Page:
Volume 22, Issue 2 (March 1994)
Constant Temperature-Compensated Strain Rate Testing of Aluminum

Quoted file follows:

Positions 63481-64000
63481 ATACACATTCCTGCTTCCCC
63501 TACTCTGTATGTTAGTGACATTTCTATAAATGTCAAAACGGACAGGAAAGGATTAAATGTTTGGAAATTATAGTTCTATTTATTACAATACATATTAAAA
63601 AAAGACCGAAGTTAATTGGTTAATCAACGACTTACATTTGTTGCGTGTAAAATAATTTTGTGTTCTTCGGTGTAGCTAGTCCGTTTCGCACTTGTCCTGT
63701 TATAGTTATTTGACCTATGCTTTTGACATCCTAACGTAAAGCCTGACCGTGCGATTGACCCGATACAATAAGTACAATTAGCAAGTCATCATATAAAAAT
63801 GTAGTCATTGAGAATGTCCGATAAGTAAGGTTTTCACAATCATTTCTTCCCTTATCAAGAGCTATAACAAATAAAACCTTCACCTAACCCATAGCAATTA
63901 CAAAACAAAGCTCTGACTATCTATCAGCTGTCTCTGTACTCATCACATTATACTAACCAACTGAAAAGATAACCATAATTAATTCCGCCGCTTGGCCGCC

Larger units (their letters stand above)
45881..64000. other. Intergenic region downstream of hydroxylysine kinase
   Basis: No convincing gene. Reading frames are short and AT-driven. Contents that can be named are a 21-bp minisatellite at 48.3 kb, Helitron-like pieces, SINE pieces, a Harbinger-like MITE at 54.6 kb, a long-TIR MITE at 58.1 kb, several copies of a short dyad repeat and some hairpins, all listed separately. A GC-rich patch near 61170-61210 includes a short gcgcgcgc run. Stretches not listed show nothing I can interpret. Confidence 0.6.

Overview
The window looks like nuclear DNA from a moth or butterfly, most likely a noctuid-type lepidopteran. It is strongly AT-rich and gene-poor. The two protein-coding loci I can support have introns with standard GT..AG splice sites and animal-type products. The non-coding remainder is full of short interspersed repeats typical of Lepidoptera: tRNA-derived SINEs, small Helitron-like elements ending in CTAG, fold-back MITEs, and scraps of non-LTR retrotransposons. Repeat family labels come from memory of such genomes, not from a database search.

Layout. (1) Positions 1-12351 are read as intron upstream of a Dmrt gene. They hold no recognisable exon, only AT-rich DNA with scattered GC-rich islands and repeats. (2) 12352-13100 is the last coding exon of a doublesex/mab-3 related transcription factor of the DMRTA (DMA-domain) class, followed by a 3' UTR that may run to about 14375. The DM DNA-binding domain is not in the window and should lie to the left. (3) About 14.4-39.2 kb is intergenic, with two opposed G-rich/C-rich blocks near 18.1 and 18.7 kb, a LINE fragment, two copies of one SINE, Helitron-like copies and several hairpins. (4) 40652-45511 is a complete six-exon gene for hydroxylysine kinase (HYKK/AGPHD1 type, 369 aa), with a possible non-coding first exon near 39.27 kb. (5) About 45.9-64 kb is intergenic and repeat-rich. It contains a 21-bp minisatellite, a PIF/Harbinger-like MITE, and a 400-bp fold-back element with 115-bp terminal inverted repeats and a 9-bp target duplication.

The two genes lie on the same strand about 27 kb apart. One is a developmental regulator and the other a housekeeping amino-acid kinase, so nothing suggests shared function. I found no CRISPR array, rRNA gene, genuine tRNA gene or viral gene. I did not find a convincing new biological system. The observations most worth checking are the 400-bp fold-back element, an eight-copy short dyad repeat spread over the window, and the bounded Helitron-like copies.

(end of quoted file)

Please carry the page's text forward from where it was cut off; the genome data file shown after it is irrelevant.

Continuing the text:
Temperature and strain rate have long been identified as the external variables dictating material response during deformation. The Zener-Hollomon parameter, Z, is a temperature-compensated strain rate defining the interrelationship between the two variables. Investigation of the constitutive response of a material requires well-defined testing conditions in order to properly identify material behavior. Mechanical testing at constant Z values offers the advantage of using well-defined deformation conditions when isothermal control cannot be maintained during deformation. To perform such tests real time feedback control of the strain rate is required. In addition, at high strain rates where deformation heating becomes significant, thermocouple response is not rapid enough to provide feedback signal adequate for control of the test. Under these circumstances it is necessary to predict deformation heating of the specimen as a function of the test parameters and control the strain rate based upon the estimated specimen temperature. Results of constant Z tests are presented showing the capabilities of the control system. Deformation heating is accounted for by a simple equation assuming a near adiabatic process which predicts the dissipation of heat through the surrounding environment. An application of the constant Z test procedure for modeling material behavior is briefly discussed. The ability to perform deformation experiments at constant Z values offers significant advantages in gaining an understanding of the constitutive response of materials.